Economics from the Top Down: Does Hierarchy Unify Economic Theory?
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Blair Fix: York University
No 7uqw9, Thesis Commons from Center for Open Science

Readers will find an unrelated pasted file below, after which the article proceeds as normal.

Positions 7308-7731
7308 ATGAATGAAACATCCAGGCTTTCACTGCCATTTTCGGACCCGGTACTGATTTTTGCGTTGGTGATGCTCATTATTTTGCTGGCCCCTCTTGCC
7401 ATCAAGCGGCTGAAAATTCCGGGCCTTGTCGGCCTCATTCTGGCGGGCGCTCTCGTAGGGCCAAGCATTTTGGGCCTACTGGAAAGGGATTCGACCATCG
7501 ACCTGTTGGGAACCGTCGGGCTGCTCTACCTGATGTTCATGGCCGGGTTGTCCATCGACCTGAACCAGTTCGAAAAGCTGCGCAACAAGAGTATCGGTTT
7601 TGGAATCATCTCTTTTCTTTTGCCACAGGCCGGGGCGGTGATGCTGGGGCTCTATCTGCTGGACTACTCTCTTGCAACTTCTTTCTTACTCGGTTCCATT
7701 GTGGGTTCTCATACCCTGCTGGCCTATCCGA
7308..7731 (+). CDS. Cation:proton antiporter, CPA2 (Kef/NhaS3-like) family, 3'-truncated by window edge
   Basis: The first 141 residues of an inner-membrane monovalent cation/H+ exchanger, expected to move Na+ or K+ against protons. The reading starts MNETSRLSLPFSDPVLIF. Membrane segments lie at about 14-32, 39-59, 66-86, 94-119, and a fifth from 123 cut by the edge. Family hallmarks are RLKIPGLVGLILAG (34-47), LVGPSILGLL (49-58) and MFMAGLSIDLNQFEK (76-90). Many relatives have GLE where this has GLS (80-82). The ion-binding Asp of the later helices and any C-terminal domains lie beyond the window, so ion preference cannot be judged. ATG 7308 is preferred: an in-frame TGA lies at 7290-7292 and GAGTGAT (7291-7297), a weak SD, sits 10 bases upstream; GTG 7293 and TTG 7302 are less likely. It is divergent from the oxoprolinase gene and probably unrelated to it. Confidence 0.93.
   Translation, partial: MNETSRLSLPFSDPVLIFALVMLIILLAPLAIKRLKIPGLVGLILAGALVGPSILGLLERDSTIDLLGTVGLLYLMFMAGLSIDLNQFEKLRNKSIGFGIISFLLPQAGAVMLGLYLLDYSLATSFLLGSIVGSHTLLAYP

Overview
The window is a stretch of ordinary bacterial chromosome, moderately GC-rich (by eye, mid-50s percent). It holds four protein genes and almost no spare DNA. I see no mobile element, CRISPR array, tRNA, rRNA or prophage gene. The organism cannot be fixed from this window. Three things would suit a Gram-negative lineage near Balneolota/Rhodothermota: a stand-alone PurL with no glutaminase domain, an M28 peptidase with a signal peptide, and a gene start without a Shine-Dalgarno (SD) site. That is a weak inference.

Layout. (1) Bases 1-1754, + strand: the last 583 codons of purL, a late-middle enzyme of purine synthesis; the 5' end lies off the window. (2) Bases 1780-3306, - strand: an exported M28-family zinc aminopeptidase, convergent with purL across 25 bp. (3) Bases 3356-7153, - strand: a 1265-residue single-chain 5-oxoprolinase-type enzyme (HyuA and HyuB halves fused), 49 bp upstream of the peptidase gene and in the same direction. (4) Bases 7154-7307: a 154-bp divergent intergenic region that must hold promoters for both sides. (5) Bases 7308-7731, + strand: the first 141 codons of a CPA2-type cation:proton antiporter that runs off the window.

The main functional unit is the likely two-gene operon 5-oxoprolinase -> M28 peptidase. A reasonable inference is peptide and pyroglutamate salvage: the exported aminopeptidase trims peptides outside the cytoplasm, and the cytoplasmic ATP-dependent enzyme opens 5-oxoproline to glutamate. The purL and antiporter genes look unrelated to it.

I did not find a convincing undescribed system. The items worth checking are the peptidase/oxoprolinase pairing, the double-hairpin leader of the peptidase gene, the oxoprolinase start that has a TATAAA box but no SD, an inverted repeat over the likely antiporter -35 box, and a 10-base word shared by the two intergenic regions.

What is the unit of analysis in economics? The prevailing orthodoxy in mainstream economic theory is that the individual is the ‘ultimate’ unit of analysis. The implicit goal of mainstream economics is to root macro-level social structure in the micro-level actions of individuals. But there is a simple problem with this approach: our knowledge of human behavior is hopelessly inadequate for the task at hand. Faced with real-world complexities, economists are forced to make bold (and seldom tested) assumptions about human behavior in order to make models tractable. The result is theory that has little to do with the real world. This dissertation investigates an alternative approach to economics that I call ‘economics from the top down’. This approach begins with the following question: what happens when we take the analytical focus off of individuals and put it into social hierarchy? The effect of this analytical shift is that we are forced to deal with the realities of concentrated power. The focus on hierarchy leads to some surprising discoveries. First, I find evidence that hierarchical organization has a biophysical basis. I show that institution size (firms and governments) is strongly correlated with rates of energy consumption, and that the growth of institutions can be interpreted as the growth of social hierarchy. Second, I find that hierarchy plays an important role in shaping income and income distribution. I find that income scales strongly with hierarchical power (defined as the number of subordinates under one’s control), and that hierarchical power affects income more strongly than any other factor measured. Lastly, using an empirically informed model of the hierarchical structure of US firms, I find that hierarchy plays a dominant role in shaping the income distribution tail. These results hint that hierarchy can be used to unify the study of economic growth (understood in biophysical terms) and income distribution. I conclude by making the first prediction of how the concentration of hierarchical power should relate to the growth of energy consumption. This prediction sheds new light on the origin of inequality. While this ‘top down’ approach to economics is in its infancy, the results are encouraging. Focusing on hierarchy gives fresh insight into many of the important questions facing society — insight that cannot be obtained by focusing on individuals.
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